Church Responds to Costly Ice Storm
    Footnotes
    Theme

    “Church Responds to Costly Ice Storm,” Ensign, Apr. 2009, 79

    Church Responds to Costly Ice Storm

    A deadly ice storm killed at least 42 people across the United States, 30 of those in the state of Kentucky, as it swept from the southern plains to the East Coast. Many members’ homes were affected, but no members or missionaries in the storm’s path were killed.

    Kentucky declared 101 counties and 75 cities in states of emergency. In Kentucky alone, the expected cleanup costs exceeded U.S. $45 million.

    The ice storm, which started on January 27, 2009, cut off power to 1.3 million people and forced more than 6,500 people from their homes. Two weeks later, 35,000 customers across Kentucky continued to experience power outages.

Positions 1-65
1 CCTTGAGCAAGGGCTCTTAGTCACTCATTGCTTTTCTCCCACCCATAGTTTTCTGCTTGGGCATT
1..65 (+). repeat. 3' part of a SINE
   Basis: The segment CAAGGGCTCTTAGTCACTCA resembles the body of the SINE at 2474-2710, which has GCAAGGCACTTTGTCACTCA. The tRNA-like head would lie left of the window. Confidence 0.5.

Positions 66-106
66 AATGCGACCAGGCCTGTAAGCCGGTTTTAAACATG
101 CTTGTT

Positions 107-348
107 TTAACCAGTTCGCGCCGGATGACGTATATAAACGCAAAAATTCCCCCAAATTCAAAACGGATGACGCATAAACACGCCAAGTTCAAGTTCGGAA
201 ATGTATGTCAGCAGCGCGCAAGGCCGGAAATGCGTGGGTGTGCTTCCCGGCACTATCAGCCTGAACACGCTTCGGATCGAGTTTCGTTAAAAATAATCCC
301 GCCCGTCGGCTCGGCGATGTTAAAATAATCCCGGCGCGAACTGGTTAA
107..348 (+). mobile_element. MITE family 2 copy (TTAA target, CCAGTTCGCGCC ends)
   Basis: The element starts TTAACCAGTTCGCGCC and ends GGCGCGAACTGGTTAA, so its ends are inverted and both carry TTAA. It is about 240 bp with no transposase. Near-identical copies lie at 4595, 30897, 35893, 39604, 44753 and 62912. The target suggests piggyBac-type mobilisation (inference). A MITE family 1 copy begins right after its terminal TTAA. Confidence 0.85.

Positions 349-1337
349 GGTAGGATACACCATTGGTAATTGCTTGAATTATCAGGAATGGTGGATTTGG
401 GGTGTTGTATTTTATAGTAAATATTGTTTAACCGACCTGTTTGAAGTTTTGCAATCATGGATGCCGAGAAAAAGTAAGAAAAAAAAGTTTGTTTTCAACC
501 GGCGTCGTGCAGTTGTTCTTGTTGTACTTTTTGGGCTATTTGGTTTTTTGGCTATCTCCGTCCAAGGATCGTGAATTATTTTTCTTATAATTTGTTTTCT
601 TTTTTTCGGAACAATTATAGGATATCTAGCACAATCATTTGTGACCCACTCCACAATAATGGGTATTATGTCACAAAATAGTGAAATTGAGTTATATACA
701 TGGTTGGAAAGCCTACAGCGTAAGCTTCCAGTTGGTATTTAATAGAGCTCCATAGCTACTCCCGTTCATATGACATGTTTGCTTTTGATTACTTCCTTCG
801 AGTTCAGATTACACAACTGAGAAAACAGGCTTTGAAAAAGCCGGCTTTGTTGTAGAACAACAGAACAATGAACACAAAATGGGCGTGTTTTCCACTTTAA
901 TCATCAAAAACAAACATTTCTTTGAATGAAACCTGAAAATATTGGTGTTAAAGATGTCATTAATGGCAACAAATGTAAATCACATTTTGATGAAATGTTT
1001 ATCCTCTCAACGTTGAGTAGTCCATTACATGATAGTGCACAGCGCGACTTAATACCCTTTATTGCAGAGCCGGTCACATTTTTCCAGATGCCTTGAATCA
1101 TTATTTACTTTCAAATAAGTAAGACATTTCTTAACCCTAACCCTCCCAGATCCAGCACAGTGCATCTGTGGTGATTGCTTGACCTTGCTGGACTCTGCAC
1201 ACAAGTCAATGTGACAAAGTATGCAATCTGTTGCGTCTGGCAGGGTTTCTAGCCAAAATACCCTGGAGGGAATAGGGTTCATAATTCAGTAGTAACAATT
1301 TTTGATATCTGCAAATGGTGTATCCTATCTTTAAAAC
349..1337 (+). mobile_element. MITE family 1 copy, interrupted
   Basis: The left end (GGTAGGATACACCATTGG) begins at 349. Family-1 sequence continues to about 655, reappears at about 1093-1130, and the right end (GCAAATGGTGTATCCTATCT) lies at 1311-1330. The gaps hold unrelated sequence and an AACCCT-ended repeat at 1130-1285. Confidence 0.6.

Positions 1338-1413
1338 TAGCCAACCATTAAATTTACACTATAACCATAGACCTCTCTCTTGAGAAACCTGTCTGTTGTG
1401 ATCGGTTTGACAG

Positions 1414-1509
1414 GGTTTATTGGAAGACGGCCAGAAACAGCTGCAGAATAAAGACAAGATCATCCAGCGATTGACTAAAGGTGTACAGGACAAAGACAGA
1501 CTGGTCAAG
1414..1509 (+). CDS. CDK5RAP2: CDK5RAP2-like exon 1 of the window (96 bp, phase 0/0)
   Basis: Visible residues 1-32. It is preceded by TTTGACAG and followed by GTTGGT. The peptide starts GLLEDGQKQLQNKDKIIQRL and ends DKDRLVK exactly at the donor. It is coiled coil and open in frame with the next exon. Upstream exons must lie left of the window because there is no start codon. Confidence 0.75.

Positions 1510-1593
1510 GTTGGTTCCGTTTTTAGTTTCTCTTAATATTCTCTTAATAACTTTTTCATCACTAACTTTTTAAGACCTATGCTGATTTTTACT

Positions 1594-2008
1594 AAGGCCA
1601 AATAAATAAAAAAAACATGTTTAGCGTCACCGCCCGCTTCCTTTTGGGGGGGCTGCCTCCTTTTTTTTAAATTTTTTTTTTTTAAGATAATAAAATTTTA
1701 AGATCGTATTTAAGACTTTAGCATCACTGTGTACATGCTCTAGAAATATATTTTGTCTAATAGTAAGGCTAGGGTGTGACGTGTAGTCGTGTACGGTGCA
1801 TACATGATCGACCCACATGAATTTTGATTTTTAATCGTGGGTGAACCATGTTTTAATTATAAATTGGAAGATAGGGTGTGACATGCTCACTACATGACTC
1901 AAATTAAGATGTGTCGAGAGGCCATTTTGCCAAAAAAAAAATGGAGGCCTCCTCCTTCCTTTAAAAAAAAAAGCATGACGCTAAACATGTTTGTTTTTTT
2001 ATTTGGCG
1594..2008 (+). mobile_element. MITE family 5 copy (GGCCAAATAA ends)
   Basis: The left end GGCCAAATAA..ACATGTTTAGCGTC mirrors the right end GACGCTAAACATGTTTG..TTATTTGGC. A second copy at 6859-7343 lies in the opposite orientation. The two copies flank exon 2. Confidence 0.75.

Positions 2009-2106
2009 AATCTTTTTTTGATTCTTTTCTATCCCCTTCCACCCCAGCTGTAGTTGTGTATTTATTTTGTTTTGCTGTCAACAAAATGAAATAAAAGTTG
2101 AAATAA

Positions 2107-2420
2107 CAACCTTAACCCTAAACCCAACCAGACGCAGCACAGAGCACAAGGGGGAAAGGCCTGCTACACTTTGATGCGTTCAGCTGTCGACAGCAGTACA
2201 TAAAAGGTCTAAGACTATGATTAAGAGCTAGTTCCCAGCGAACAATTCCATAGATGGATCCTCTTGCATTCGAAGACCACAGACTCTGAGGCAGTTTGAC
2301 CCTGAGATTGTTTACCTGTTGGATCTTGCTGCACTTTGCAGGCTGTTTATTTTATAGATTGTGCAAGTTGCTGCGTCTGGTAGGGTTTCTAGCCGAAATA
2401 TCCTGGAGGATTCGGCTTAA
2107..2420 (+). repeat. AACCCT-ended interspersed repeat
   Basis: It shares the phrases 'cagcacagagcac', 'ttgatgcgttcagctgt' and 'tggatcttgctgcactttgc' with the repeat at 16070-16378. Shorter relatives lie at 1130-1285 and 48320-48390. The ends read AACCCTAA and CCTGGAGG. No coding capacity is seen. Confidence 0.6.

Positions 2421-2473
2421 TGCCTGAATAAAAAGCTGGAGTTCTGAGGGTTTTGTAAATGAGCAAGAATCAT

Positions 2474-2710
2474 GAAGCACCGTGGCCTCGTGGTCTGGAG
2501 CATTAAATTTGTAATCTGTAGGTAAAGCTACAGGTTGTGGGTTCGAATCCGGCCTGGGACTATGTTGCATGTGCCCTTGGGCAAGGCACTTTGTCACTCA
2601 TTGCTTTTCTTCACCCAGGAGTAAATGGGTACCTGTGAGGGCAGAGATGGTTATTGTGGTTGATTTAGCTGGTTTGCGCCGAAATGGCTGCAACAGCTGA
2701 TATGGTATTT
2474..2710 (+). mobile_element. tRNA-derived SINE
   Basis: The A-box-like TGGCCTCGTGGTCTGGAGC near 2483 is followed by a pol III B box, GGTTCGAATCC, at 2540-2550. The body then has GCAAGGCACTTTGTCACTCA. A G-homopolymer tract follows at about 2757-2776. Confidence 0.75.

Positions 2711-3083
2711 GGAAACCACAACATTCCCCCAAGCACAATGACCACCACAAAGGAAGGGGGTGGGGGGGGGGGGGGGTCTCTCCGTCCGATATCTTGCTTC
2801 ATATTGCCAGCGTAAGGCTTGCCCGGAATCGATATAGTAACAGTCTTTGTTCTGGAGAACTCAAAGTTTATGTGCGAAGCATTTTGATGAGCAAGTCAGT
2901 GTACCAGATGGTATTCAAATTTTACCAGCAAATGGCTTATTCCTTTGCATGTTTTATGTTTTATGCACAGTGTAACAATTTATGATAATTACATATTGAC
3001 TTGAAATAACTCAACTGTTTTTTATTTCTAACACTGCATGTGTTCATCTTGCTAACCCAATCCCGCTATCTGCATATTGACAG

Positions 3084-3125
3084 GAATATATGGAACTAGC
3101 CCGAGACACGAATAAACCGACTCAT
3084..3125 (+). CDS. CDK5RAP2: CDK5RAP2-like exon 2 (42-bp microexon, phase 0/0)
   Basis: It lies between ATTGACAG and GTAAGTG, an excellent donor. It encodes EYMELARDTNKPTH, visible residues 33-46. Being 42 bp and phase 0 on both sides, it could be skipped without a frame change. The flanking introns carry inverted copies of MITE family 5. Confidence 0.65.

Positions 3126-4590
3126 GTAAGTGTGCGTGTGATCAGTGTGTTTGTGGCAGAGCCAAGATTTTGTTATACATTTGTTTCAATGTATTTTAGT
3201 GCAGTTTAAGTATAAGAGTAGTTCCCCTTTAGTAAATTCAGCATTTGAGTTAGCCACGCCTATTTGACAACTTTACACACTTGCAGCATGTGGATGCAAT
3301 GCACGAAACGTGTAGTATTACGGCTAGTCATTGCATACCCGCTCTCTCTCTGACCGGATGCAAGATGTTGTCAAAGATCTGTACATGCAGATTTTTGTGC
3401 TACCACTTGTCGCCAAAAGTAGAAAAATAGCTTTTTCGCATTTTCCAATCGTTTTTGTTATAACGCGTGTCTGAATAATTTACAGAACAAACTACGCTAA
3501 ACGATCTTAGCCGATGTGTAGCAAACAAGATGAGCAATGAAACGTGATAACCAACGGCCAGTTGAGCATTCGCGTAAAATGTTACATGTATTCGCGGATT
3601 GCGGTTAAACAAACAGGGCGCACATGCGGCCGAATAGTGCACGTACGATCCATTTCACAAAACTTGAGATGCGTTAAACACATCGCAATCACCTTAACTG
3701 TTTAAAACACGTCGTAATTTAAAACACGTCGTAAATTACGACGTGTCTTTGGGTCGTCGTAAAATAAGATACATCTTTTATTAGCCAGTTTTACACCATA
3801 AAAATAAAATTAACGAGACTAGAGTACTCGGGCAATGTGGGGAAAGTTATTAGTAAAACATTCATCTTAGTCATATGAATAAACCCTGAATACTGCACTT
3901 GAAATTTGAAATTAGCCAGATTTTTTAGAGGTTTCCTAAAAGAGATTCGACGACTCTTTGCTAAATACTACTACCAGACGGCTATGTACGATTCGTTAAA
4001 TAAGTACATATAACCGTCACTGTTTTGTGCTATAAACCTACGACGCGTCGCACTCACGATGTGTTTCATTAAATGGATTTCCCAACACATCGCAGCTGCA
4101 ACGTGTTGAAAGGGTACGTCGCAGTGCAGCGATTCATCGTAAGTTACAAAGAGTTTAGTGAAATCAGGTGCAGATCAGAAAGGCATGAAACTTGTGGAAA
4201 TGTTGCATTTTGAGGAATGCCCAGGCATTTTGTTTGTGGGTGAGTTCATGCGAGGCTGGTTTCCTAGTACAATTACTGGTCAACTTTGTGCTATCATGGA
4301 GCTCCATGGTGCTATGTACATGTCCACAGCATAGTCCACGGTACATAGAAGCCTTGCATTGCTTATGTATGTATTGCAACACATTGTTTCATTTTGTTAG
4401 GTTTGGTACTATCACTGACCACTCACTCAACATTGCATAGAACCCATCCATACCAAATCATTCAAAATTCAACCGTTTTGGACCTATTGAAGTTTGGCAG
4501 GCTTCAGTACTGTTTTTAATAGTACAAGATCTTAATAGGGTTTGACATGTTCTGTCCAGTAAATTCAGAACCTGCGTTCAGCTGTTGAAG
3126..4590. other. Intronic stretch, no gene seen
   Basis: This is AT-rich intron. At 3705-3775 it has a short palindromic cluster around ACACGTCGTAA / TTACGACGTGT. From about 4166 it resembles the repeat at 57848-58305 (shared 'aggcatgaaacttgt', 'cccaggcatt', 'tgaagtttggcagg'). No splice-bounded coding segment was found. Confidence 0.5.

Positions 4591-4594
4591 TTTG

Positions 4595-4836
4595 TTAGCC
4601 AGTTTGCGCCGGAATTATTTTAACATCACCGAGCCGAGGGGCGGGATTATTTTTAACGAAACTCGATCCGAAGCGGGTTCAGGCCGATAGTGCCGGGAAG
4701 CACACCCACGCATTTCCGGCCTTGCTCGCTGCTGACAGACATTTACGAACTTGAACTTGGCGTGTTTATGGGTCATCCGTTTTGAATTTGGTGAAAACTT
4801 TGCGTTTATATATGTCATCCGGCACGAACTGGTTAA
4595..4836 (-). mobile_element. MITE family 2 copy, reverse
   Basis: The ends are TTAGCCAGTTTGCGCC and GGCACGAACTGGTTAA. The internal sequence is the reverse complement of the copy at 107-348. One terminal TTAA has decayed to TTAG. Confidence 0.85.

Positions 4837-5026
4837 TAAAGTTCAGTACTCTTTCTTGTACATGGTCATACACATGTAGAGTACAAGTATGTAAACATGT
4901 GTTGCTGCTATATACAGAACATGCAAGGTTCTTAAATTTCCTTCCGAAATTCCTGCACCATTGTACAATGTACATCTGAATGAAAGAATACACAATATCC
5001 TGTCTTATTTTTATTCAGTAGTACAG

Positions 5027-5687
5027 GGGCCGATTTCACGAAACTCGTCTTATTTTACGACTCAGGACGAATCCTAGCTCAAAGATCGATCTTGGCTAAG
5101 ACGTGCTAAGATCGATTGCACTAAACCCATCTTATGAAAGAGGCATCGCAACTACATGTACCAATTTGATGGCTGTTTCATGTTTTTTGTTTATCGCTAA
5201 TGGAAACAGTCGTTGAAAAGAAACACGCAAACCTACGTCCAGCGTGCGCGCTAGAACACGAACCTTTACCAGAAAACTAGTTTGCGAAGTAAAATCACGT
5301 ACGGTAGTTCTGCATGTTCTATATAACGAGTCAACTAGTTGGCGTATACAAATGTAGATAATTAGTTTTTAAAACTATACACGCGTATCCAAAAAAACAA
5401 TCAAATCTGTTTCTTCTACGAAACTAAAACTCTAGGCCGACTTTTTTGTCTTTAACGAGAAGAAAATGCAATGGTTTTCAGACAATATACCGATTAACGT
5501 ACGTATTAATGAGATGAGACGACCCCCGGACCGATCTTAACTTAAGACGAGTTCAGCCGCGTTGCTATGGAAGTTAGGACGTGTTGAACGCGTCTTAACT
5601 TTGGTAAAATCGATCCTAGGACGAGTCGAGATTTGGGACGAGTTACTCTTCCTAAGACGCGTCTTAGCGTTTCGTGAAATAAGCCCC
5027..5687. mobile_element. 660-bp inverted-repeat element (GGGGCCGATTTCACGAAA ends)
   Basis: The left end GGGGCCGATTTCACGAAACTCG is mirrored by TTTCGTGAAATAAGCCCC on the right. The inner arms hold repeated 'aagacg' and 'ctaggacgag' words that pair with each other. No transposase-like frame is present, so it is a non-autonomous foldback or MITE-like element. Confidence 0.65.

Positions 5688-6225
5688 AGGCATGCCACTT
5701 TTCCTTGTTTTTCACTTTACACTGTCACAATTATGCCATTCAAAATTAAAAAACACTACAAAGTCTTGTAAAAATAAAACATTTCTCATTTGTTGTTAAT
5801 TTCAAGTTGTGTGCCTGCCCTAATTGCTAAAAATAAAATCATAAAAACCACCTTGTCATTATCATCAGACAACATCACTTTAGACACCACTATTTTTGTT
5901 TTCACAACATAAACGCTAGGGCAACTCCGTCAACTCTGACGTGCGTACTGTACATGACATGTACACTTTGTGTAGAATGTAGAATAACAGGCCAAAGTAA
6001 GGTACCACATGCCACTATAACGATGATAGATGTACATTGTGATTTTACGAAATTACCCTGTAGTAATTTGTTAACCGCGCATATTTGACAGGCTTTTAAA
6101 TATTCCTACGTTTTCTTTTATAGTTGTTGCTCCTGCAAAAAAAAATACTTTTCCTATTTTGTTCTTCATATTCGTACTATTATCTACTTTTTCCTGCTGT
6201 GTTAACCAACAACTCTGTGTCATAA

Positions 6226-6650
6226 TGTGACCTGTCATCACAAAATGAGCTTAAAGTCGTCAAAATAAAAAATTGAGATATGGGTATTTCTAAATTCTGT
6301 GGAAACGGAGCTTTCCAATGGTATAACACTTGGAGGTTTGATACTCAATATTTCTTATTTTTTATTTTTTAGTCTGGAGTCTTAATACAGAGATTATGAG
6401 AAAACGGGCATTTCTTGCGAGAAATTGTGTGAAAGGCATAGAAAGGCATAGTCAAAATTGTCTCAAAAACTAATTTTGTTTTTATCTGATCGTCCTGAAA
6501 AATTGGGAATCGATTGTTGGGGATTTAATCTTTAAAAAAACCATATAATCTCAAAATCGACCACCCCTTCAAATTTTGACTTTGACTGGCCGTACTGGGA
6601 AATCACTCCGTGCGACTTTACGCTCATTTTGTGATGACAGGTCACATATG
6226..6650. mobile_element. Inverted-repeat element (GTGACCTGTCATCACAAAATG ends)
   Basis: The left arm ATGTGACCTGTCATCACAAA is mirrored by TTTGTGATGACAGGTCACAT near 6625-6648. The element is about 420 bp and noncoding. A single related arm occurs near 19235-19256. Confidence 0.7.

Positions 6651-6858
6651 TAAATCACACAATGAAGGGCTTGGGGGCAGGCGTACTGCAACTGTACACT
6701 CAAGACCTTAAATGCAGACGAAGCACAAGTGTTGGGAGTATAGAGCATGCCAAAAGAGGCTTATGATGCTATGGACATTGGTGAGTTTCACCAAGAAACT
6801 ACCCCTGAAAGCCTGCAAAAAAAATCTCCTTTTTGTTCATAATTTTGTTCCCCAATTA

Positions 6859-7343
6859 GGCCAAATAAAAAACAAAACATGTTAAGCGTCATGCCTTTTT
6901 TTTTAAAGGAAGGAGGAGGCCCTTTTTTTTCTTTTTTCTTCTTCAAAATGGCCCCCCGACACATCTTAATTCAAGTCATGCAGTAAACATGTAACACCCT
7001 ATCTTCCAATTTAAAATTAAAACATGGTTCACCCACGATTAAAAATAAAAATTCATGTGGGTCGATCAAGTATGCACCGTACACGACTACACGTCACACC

Local priesthood leaders worked with community and state officials to assess the needs of the people in the areas and to administer Church assistance. Bishops’ storehouses in Carrollton, Texas; Indianapolis, Indiana; Slidell, Louisiana; and Tucker, Georgia, sent several truckloads of relief supplies to the people in need.

    The Church provided blankets, hygiene kits, cots, water, food, and other supplies to several Red Cross shelters in Kentucky. Members and others who had critical and special needs received generators. The Church also sent chain saws and other supplies to support the volunteer cleanup efforts.

    More than 1,350 Church members worked the weekend after the storm to clean up the damage. Their efforts totaled more than 16,000 hours of service.